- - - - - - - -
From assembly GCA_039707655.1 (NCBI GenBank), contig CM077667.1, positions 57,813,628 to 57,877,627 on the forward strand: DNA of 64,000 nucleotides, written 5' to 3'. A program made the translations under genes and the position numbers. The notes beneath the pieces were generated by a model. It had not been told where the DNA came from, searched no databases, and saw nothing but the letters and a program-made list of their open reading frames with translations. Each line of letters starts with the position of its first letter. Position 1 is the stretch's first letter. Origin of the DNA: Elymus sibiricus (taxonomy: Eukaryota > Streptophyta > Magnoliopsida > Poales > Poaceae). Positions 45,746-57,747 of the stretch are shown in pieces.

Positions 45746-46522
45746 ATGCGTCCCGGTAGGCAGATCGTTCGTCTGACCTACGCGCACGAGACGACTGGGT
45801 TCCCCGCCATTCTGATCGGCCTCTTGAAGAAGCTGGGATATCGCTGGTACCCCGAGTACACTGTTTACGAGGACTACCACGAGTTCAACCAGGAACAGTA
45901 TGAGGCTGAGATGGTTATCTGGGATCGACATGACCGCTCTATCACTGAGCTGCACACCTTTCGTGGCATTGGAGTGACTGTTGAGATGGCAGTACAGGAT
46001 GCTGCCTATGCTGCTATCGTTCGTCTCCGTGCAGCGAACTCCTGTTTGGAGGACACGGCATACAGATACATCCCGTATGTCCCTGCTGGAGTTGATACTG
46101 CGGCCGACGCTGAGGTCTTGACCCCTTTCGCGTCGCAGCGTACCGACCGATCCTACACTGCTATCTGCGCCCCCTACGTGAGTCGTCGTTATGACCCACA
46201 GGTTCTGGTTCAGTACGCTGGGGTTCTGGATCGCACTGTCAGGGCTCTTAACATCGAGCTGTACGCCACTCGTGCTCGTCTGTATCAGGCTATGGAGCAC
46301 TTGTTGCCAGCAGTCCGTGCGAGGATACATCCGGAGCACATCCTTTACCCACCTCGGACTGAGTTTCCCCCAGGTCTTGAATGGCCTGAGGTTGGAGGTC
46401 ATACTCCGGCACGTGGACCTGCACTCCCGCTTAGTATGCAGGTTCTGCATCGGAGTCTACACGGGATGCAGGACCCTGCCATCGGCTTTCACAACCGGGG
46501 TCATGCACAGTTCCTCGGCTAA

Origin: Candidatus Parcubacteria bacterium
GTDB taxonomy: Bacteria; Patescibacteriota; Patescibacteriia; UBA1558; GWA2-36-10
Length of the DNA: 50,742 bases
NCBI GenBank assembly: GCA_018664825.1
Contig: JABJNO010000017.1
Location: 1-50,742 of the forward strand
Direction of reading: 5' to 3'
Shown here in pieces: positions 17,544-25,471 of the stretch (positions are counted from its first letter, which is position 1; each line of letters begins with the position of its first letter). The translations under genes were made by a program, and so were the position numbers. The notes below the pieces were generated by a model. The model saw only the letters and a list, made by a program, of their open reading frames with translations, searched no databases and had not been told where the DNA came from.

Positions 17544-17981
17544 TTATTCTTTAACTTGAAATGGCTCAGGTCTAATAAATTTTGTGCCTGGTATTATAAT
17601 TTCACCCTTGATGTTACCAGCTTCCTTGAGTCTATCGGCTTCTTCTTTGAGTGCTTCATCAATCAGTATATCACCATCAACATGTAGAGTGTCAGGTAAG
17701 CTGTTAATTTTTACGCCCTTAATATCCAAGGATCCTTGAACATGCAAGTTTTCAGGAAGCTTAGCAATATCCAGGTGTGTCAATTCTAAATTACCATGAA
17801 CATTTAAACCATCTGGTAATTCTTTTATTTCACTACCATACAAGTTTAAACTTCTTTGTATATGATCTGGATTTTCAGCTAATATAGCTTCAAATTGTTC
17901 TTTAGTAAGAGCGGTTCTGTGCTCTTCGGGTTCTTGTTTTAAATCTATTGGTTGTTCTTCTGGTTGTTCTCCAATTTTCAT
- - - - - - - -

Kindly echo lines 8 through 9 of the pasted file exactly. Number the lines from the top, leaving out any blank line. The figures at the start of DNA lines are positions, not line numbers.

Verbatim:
46201 GGTTCTGGTTCAGTACGCTGGGGTTCTGGATCGCACTGTCAGGGCTCTTAACATCGAGCTGTACGCCACTCGTGCTCGTCTGTATCAGGCTATGGAGCAC
46301 TTGTTGCCAGCAGTCCGTGCGAGGATACATCCGGAGCACATCCTTTACCCACCTCGGACTGAGTTTCCCCCAGGTCTTGAATGGCCTGAGGTTGGAGGTC